Denny Fish, Portfolio Manager on the US-based Technology Team, discusses the growth of cloud-based software companies and why they have the potential to rise in value despite what initially appears to be high valuations.
The information technology sector of the S&P 500 Index surged 37% last year, almost double the advance of the benchmark index.
Driven by strong financial performance, the technology sector is currently trading at a modest price-to-earnings (P/E) ratio premium to the S&P 500. Given elevated market valuations, corrections are always possible, particularly in growth tech stocks, as seen most recently when the sector dropped 10.6% from 26 January 2018 to 8 February 2018 — in line with increased volatility in the S&P 500 — only to rebound almost 9% the following week as investors’ focus shifted back to fundamentals. Over the past few years, these corrections have created buying opportunities for higher-multiple technology stocks.
Some of the more interesting opportunities are in sub-sectors such as software as a service (SaaS) where valuations appear stretched on the surface. However, the multiples of high-quality cloud-based SaaS providers are more attractive than initially meets the eye.
Salesforce.com, a cloud-based computing company, surged 49% in 2017, while the stock has quadrupled since the start of 2012. Over that time, the company has had cumulative net losses of $535.8 million, including a $169.3 million net profit in fiscal 2017.
As a result, Salesforce.com is currently trading at a P/E of 85 for 2018 and 65 for the year after. This makes the stock look extremely expensive compared with 2019 P/E ratios of 23 for Microsoft, 15.6 for Oracle, and 17.4 for Germany’s SAP SE, legacy software companies that each generate substantial net income.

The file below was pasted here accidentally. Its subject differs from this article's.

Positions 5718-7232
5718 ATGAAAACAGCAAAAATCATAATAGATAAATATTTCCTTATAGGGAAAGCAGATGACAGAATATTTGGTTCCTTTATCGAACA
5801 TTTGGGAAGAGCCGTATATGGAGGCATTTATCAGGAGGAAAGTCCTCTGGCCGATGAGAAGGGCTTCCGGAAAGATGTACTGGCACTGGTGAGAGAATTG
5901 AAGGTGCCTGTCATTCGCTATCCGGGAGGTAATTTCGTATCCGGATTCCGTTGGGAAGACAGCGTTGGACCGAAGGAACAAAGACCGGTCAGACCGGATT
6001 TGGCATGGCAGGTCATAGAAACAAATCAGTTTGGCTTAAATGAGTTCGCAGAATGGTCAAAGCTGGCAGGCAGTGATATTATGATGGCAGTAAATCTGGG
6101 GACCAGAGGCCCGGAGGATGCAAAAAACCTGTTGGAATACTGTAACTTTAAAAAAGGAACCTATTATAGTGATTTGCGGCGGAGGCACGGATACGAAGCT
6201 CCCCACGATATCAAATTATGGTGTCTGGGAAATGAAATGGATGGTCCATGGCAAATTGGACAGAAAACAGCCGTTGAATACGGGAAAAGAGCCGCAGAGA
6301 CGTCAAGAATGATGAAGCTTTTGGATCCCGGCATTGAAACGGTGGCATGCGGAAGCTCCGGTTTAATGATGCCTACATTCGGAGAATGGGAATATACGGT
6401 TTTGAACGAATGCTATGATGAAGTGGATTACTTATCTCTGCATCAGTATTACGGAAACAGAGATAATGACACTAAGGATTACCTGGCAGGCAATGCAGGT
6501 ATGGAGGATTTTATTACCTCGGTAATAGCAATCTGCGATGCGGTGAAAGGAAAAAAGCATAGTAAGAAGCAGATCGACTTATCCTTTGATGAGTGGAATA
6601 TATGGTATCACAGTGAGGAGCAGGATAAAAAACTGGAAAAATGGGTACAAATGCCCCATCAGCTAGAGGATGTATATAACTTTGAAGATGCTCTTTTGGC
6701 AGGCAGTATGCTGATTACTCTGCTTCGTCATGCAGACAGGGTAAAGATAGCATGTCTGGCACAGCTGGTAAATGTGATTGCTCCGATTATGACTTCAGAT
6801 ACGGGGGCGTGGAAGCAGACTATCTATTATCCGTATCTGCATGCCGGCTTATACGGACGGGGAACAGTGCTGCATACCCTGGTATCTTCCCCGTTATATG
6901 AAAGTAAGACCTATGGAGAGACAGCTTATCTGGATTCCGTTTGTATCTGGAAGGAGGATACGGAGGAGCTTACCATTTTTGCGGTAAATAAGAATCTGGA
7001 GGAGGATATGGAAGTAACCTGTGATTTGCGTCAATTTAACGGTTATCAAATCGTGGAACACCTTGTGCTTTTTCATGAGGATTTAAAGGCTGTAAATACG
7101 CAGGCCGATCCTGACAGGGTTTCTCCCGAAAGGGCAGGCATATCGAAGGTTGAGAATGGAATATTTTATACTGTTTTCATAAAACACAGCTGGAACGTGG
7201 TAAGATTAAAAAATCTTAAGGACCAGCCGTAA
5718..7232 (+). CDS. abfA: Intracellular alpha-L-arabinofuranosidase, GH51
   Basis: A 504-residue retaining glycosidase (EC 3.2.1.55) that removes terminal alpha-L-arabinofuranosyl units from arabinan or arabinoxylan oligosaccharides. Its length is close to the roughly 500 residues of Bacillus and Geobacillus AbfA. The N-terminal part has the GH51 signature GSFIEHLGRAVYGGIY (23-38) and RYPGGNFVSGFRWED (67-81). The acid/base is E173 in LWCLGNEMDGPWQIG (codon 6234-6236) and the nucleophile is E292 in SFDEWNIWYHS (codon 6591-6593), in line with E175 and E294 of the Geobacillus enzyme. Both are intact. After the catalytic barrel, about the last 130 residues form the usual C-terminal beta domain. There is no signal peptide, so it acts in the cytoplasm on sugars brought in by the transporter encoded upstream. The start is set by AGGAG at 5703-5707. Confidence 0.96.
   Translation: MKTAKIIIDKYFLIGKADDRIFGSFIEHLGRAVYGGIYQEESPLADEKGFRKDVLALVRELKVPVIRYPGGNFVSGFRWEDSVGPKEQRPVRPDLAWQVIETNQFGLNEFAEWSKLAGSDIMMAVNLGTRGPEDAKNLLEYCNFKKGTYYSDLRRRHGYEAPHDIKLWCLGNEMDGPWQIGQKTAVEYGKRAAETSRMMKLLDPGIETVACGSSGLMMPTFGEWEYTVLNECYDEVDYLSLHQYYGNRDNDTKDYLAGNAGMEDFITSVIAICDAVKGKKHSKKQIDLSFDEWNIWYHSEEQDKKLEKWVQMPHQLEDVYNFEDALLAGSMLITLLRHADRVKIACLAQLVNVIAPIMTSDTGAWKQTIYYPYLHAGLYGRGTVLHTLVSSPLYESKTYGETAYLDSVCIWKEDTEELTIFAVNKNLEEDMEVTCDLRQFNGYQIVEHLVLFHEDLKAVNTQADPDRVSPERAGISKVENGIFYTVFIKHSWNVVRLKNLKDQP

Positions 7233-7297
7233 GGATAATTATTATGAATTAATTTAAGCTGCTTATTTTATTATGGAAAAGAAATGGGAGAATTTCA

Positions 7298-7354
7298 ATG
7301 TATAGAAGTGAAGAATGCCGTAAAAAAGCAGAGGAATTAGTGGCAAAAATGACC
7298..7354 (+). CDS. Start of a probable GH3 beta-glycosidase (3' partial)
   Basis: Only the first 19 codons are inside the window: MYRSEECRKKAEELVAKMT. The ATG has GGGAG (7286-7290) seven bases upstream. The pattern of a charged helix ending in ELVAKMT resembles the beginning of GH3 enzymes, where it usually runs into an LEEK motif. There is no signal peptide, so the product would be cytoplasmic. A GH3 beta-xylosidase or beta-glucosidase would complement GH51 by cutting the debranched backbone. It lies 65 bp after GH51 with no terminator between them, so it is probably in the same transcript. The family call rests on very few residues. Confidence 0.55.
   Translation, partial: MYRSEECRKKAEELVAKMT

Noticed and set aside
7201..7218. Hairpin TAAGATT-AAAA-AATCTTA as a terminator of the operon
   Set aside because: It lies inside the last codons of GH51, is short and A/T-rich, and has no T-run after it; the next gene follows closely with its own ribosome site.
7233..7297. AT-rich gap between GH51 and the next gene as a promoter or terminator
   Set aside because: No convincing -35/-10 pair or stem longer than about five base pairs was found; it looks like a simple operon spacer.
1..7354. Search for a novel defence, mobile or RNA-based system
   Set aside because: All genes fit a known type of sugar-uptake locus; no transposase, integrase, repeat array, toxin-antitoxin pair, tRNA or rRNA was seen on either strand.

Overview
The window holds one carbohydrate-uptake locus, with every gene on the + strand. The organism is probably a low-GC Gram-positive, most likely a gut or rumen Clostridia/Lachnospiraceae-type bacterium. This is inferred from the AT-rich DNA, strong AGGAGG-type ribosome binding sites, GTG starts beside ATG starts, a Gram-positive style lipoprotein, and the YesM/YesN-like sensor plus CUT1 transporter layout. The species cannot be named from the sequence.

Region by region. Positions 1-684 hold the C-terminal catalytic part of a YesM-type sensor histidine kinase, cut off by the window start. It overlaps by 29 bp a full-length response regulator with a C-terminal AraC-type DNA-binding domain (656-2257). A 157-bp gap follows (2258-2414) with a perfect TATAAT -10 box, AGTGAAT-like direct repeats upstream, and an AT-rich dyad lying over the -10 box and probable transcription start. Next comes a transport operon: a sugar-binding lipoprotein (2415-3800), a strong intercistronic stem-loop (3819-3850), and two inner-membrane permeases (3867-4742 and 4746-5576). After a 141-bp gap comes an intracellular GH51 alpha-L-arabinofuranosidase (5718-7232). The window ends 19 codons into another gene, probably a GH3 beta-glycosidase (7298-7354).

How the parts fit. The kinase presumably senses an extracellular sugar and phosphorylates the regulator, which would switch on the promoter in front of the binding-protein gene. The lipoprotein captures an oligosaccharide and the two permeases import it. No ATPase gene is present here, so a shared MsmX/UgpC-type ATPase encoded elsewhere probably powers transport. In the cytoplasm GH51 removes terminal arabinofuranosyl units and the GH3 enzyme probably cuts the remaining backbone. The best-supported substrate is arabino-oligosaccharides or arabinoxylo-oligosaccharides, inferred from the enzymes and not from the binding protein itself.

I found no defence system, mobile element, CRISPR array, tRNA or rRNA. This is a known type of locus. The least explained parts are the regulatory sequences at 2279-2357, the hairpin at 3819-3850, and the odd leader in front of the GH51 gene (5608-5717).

Other SaaS companies have similar multiples. For 2019, Zendesk trades at a P/E well north of 100, Workday has a P/E of 106, ServiceNow is at 53.6 and Ultimate Software Group is at 37, all optically much more expensive than their profitable legacy counterparts.
The difference between under-earning subscription-based software providers and on-premise companies is that sales at the former are rising at a much faster clip and the companies are investing aggressively to capture that demand. Cloud-based SaaS companies generate subscription gross margins of around 80% and lose a relatively low number of customers each period through so-called churn. This givies them attractive underlying unit economics and makes it logical for them to spend to generate demand where the returns are understood.
In fiscal 2017, Salesforce.com spent $3.92 billion, or 47% of its $8.39 billion total revenue, on sales and marketing. By contrast, Microsoft allocated 17% of $90 billion in revenue in to sales and marketing in the same period.
That investment by SaaS businesses is converting to top-line growth. While revenue forecasts for Microsoft call for a 24% gain for the five years to 2019, Salesforce.com’s sales are projected to surge 130% during the same period.